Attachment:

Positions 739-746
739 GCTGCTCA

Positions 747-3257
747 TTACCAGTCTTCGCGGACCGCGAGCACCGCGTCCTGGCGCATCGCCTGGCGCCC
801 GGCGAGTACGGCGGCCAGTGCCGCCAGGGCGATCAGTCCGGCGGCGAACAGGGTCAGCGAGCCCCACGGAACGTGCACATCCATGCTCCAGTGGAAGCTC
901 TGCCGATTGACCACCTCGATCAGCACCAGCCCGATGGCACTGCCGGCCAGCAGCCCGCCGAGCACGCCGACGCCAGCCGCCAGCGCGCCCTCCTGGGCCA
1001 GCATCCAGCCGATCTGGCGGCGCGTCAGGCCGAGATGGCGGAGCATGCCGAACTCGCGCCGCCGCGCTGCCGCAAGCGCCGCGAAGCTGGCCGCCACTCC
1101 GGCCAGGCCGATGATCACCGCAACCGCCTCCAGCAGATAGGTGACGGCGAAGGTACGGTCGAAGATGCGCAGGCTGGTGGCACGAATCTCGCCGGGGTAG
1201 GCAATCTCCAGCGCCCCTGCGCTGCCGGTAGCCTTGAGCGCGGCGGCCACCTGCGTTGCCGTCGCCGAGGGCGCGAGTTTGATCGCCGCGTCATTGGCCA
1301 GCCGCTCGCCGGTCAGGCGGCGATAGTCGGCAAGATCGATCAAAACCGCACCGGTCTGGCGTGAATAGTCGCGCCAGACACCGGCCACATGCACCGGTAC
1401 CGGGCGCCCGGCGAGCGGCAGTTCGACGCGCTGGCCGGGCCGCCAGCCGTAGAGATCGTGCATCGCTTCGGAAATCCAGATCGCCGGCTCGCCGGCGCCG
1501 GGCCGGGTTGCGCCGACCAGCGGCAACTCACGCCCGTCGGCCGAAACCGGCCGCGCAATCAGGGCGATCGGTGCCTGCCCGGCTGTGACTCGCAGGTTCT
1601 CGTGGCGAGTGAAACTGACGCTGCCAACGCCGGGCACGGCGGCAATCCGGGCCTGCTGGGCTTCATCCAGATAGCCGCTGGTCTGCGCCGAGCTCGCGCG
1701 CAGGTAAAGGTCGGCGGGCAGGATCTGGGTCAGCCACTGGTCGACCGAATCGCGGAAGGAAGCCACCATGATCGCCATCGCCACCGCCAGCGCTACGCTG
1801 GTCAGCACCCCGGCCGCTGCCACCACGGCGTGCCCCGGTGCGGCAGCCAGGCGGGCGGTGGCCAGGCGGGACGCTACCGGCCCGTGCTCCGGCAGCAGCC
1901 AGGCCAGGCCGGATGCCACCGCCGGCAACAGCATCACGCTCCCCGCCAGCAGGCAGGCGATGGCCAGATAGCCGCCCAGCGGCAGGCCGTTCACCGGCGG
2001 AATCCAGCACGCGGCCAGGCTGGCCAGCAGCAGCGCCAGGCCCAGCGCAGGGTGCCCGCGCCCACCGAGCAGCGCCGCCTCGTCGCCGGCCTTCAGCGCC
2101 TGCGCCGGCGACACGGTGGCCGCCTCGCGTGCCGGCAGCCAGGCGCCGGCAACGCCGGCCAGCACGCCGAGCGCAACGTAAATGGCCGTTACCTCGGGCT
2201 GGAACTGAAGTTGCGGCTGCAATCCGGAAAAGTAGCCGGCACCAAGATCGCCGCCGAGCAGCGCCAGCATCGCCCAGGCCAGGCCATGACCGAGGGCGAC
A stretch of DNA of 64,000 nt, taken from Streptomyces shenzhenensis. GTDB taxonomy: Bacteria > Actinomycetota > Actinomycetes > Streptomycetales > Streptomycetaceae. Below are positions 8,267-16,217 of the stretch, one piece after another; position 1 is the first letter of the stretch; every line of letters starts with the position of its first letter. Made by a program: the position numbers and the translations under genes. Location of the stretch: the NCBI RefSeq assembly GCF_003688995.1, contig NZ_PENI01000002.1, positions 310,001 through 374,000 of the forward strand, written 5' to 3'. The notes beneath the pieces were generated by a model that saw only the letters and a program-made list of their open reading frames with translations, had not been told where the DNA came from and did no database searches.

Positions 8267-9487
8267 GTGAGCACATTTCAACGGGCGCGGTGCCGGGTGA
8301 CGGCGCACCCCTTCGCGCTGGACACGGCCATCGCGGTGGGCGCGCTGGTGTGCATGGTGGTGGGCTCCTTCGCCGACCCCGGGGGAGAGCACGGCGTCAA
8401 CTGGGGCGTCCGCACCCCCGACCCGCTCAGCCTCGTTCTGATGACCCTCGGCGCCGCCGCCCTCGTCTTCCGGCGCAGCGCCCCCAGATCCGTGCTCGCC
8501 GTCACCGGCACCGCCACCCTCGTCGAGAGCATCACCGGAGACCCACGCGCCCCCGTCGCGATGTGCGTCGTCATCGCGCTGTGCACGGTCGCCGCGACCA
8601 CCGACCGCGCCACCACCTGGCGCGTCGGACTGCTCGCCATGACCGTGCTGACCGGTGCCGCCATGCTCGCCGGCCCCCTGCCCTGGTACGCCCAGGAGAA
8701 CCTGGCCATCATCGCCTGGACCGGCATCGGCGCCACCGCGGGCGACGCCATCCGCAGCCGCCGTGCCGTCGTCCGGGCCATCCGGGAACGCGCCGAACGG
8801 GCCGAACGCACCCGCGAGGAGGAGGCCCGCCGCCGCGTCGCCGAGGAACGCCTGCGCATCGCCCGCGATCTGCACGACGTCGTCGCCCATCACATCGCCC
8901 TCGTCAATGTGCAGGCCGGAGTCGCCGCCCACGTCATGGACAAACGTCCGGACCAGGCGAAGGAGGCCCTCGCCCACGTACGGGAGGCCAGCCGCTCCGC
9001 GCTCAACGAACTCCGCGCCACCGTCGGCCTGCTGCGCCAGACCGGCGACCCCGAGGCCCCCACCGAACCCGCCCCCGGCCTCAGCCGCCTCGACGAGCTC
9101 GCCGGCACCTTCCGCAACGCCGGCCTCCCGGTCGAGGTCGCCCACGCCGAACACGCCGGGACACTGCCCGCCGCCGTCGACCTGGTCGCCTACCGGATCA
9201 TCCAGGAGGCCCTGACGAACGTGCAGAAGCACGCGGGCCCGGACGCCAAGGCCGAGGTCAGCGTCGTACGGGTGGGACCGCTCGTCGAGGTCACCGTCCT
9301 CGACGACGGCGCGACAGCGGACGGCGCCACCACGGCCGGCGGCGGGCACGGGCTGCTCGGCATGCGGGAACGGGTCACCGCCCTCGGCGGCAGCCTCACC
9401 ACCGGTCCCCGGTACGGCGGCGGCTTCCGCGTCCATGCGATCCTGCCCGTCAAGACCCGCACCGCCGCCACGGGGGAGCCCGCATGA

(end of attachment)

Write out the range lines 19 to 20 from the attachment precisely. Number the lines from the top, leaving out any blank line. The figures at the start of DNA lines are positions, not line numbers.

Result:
2201 GGAACTGAAGTTGCGGCTGCAATCCGGAAAAGTAGCCGGCACCAAGATCGCCGCCGAGCAGCGCCAGCATCGCCCAGGCCAGGCCATGACCGAGGGCGAC
A stretch of DNA of 64,000 nt, taken from Streptomyces shenzhenensis. GTDB taxonomy: Bacteria > Actinomycetota > Actinomycetes > Streptomycetales > Streptomycetaceae. Below are positions 8,267-16,217 of the stretch, one piece after another; position 1 is the first letter of the stretch; every line of letters starts with the position of its first letter. Made by a program: the position numbers and the translations under genes. Location of the stretch: the NCBI RefSeq assembly GCF_003688995.1, contig NZ_PENI01000002.1, positions 310,001 through 374,000 of the forward strand, written 5' to 3'. The notes beneath the pieces were generated by a model that saw only the letters and a program-made list of their open reading frames with translations, had not been told where the DNA came from and did no database searches.